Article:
Heightened security checks expose popularity of Samsung mobile phones among former military officers in North Korea

North Korean soldiers in Sinuiju
North Korean soldiers in Sinuiju, North Pyongan Province. Image: Daily NK

Heightened security checks and surveillance over the Sino-North Korea border region have revealed the popularity of Samsung mobile phones among former political officers associated with North Korea’s armed forces.

“Former political officers in the military often use their connections to establish smuggling rings, and prefer to use Samsung mobile phones to do so. But it’s got a lot harder due to heightened surveillance and body search efforts starting back in early February following a mandate from the central government,” a source in China close to North Korean affairs told Daily NK.

These smugglers insert Chinese sim cards into the Samsung phones to connect to telecommunications towers on the Sino-North Korean border to manage the logistics of their smuggling operations. However, new searches at checkpoints along the Sino-NK border for those frequently traversing the border have curtailed the activities. It is unclear how long the increased security measures will remain in place.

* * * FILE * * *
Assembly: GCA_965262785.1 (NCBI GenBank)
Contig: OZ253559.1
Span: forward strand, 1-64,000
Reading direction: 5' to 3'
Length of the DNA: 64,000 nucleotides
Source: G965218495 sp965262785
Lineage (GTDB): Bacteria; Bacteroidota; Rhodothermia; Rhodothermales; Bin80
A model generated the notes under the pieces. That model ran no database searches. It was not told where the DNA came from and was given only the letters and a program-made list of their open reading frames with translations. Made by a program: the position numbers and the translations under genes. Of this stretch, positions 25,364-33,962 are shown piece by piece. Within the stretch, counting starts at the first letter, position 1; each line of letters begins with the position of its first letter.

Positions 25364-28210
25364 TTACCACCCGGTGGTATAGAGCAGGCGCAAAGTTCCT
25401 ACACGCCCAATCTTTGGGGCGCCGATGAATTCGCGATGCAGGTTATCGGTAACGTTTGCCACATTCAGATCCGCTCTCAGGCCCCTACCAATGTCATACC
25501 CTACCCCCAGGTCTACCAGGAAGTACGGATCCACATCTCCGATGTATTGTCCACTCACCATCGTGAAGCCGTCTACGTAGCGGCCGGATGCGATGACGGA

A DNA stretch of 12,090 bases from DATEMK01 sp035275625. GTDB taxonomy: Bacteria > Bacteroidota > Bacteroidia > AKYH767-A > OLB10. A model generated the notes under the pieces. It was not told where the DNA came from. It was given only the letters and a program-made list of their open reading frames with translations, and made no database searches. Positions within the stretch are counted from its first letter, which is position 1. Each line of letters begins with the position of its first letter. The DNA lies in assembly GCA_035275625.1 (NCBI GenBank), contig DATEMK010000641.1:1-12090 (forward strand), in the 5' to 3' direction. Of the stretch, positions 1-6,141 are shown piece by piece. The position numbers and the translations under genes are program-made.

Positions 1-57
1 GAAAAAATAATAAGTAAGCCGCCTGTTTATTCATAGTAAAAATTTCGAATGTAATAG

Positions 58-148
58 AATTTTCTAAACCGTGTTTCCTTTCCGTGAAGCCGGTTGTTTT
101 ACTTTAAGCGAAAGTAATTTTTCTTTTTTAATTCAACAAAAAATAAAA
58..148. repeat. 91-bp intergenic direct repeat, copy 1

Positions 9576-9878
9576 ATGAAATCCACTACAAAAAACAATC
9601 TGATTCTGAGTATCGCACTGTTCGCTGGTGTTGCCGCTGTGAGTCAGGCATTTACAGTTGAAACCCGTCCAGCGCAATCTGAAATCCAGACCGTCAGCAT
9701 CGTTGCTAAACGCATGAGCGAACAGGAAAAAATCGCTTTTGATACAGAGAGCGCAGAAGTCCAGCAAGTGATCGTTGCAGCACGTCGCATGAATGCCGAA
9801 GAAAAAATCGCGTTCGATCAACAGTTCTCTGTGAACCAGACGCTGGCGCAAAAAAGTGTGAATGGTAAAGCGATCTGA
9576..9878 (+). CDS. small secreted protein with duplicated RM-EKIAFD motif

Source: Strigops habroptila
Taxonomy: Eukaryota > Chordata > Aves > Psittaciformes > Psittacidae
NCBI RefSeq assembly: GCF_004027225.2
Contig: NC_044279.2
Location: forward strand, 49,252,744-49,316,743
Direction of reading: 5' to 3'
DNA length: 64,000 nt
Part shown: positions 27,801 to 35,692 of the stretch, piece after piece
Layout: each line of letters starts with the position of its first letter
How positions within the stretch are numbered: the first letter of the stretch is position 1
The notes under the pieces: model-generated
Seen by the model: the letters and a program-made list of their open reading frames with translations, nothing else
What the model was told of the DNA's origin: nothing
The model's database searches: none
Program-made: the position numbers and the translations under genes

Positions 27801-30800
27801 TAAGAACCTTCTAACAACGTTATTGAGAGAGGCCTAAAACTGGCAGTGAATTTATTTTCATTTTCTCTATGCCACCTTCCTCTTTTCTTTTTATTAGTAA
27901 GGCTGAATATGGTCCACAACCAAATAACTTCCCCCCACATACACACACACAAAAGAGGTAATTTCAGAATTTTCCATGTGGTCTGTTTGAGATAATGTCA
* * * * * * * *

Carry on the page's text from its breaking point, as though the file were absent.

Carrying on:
The increased surveillance has also exposed other high-level officials complicit in the operations, rippling across institutions beyond the military. It has affected members of the Ministry of State Security and the Ministry of People’s Security and is hampering their smuggling activities, according to a source in North Pyongan Province.

“The individual searches have turned up a lot of officials with Samsung phones in Sinuiju in particular but they’re not being let off easily, putting a major dent in their operations” he said.

Major crackdowns and censorship on the use of mobile phones from foreign countries are being interpreted to mean that the authorities are extremely concerned about access to outside information by residents. It is also interpreted to indicate that the authorities believe that high-level officials who should be armed with ideas are instead being easily exposed to external information.

Daily NK previously reported that an inspection team from the Workers’ Party of Korea (WPK)’s Central Inspection Committee had been deployed to North Pyongan Province to investigate corruption among local government officials on a more comprehensive and larger scale than previous investigations.

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